Music theatre in Strasbourg (1900-1950): the interaction between music theatre and society
01 / 2005 - 12 / 2007
Nederlandse Organisatie voor Wetenschappelijk Onderzoek (NWO)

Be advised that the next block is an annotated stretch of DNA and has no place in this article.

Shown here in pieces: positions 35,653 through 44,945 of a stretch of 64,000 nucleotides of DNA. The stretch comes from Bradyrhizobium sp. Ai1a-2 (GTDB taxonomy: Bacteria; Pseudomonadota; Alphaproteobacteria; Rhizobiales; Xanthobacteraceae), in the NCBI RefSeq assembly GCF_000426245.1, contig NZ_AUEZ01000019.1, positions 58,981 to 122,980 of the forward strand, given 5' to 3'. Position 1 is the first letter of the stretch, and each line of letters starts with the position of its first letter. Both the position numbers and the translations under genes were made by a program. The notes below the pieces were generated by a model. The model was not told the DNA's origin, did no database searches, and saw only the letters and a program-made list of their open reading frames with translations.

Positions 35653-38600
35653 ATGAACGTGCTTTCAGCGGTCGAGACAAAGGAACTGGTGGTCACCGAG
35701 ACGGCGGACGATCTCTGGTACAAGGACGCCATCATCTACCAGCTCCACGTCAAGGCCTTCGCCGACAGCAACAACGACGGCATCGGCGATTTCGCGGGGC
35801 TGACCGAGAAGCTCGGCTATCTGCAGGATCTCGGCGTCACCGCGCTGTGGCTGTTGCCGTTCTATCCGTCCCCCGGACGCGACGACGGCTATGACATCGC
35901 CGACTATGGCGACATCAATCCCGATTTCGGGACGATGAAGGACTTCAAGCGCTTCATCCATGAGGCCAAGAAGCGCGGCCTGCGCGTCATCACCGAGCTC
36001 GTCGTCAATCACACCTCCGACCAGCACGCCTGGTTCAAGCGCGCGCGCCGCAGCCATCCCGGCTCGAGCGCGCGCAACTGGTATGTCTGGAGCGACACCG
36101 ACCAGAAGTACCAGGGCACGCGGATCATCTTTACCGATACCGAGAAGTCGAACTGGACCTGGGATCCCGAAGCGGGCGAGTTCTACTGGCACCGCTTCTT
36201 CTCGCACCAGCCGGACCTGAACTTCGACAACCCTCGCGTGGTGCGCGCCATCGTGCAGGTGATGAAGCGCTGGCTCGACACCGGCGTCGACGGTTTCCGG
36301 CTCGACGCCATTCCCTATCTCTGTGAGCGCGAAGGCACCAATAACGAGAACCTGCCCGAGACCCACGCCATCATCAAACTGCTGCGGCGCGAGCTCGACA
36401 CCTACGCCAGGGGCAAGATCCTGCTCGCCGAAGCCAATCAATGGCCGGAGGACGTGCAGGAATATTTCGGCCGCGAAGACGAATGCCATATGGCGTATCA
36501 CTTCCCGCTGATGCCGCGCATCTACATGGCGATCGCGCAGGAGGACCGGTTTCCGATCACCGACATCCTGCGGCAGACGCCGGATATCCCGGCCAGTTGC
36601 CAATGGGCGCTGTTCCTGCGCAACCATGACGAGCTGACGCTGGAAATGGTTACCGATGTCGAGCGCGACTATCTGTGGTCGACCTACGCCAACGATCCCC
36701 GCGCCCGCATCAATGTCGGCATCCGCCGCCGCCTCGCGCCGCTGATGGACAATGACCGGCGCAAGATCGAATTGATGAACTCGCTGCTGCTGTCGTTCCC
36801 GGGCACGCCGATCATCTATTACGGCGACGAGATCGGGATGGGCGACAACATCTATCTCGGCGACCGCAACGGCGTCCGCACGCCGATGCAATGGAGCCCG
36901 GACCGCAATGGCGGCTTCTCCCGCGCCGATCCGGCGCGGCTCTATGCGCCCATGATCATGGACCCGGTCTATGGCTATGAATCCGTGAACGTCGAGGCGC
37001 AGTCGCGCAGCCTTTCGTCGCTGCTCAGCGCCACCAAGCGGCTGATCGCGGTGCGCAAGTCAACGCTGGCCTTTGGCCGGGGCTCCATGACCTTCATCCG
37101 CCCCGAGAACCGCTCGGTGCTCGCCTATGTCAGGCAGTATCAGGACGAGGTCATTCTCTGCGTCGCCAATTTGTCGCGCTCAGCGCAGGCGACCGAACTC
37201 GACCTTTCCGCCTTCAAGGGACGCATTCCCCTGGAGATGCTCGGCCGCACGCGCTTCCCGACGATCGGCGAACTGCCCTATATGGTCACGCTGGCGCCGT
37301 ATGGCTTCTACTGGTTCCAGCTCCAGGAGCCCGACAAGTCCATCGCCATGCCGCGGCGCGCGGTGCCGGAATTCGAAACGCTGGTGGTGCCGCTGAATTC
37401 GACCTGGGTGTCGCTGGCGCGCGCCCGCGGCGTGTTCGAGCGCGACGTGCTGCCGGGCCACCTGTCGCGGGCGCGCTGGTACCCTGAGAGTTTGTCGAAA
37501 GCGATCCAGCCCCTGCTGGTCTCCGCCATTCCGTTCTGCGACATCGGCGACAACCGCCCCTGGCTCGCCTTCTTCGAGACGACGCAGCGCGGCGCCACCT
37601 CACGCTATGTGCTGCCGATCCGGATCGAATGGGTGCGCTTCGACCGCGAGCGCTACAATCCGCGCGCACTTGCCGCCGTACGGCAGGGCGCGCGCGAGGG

This project proposes to study music theatre in Strasbourg between 1900 and 1950 and its interaction with society by analysing a selection of opera productions and connecting their characteristics to factors that shaped them, such as (a) cultural politics, (b) aesthetic theories, (c) economic factors and (d) public response. In order to do this, a methodological framework has been created which brings together elements from system theory, network theory, reception theory and the principles of ¿new musicology¿. The choice to focus on Strasbourg in the period 1900-1950 is motivated by the peculiar position of this city, the capital of the Alsace-Lorraine, a region disputed by France and Germany for a large part of the nineteenth and twentieth centuries. From 1900 to 1950 four different administrations would determine theatrical production. Rather than trying to arrive at an exhaustive description, the project will focus on three aspects: (1) the artistic legacy of Hans Pfitzner, one of Germany¿s most prominent composers of the era, as Strasbourg¿s general opera director (1908-1917), (2) German performances during the interwar period, when Strasbourg belonged to France (1918-1940) and (3) the attempts of Nazi authority to transform the Strasbourg theatre, which was enlarged in 1941 on Hitler¿s explicit wishes, into an icon of German high culture (1940-1944). Music theatre in Strasbourg has received very little attention until now. Lack of sources cannot have been the reason for the absence of research on this subject: a preliminary survey, conducted by the applicant in july-august 2002, revealed the theatre¿s archives to be well-ordered and rich in content. The innovative approach consists in uniting musical and theatrical analysis with theories of production, distribution and consumption of culture that, although providing valuable insights otherwise, too often evade being confronted with the actual artistic content of the objects they treat.